×
You will be redirected back to your article in seconds

Busy Off Broadway

Doug Hughes, the busiest man Off Broadway, sits at the helm of four productions: John Patrick Shanley‘s “Doubt,” Stephen Belber‘s “For Reele,” Jon Robin Baitz‘s “The Paris Letter” and Bryony Lavery‘s “Last Easter,” which ended its run earlier this season at MCC.

“All of these are topical, indelible acts of imagination that make for vivid entertainment,” he says. “There used to be a routine place for this on Broadway.” That it no longer exists there, he opines, “I don’t know whether to evaluate it as recognition of the success of the institutional theater.”

Hughes took himself out of the running for George C. Wolfe‘s job at the Public Theater. “Right now my work is in the rehearsal hall,” he says. “It is comparatively novel for me to be out in the world directing plays, since most of my career was within the administration of the theater. Perhaps the stars will align and I’ll have that pleasure once again.” Among other gigs, Hughes was artistic director at the Long Wharf from 1997-2001.

In the past year, Hughes has been involved with seven productions. “Yes, it seems very busy to me. Which is the way I like it.”

Surprisingly, Hughes is not an avid play reader. He claims to read no more than 30 to pick the half-dozen or so he ends up directing in any given year.

Hughes also isn’t superstitious about viewing other directors’ interpretations: He plans to go to Culver City, Calif., to see the Michael Morris-helmed world preem of “The Paris Letter” in December.

“A director has the responsibility to see the play in performance,” he notes. With the exception of Ron Rifkin, Hughes expects to recast when he stages the Baitz play at the Roundabout next spring.

If anything links all the works Hughes chooses to direct, it is the theme of faith: “I’d better leave the realm of dog collars and genuflection sometime soon.” But not until he helms Alfred Uhry‘s new one, “Edgardo Mine,” based on the life of Pope Pius IX; it deals with “the absolute and unequivocal belief in God’s will.”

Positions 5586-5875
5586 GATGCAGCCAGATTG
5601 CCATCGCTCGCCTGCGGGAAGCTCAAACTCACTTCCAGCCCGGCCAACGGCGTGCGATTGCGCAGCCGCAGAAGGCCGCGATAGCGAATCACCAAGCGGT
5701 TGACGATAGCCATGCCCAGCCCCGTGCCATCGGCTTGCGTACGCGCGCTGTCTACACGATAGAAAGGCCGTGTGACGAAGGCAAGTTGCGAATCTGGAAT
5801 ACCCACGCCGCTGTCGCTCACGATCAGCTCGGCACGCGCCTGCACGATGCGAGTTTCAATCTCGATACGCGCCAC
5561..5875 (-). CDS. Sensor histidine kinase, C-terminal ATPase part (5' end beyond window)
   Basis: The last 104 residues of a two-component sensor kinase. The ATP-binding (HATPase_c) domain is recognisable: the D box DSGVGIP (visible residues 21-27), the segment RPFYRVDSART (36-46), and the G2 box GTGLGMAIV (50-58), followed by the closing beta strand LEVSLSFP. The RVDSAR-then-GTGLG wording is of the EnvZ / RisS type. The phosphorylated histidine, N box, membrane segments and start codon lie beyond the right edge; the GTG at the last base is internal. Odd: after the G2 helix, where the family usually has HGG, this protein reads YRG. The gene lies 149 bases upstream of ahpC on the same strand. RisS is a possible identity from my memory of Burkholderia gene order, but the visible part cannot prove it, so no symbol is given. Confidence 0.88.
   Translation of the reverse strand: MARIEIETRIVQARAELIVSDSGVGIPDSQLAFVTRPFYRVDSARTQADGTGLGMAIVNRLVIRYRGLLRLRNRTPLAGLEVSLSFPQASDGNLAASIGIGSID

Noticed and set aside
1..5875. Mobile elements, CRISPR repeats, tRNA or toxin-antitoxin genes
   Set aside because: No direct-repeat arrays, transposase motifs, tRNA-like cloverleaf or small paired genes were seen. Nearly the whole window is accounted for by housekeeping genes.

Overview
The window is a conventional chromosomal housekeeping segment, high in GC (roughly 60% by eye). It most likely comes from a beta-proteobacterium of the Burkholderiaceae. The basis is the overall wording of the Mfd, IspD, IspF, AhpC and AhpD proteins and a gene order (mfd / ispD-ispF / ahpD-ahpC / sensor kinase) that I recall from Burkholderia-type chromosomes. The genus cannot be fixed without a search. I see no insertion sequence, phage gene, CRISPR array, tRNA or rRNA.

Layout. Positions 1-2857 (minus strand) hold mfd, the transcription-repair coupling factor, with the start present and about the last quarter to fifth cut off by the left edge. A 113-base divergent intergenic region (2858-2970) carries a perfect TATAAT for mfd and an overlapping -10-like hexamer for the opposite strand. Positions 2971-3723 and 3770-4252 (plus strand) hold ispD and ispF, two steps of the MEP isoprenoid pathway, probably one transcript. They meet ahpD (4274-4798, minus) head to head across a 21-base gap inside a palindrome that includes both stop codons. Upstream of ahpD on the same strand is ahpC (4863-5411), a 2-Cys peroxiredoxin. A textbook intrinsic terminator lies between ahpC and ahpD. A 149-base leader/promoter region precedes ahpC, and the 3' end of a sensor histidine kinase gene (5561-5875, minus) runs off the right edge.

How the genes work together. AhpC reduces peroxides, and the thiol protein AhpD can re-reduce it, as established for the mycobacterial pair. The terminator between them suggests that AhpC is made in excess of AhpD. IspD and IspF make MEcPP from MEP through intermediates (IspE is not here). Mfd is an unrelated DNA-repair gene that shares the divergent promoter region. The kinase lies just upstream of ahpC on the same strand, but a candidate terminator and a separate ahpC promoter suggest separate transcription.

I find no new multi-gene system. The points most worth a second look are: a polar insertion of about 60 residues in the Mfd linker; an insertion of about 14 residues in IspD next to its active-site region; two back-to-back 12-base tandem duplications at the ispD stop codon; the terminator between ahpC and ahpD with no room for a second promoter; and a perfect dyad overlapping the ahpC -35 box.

Full Circle

Except for the occasional big-ticket item like “Proof,” plays just aren’t made into movies anymore. That’s what makes the genesis of Johnny Depp starrer “Finding Neverland” so intriguing. It’s based on Allan Knee‘s seldom-staged “The Man Who Was Peter Pan,” which had its world preem in 1996 at American Repertory Theater in Cambridge, Mass. The production starred Robert Stanton in the J.M. Barrie role. Knee called it a “painful experience” due to too much tinkering, in his opinion, from the director.

Two years later, his “Peter Pan” was retooled to more satisfactory results at the 42nd Street Workshop. More productions were proposed, but Knee decided to sell the option to film producers Nellie Bellflower and Tracey Becker, who in turn sold the project to Miramax.

Knee recalls that for the Workshop production he removed much of the play’s whimsy. “Which is now back in the film version,” he says. Miramax used David Magee‘s screenplay rather than the one by Knee, who is not complaining.

Miramax now is in talks with Knee about turning “Finding Neverland” into a stage musical.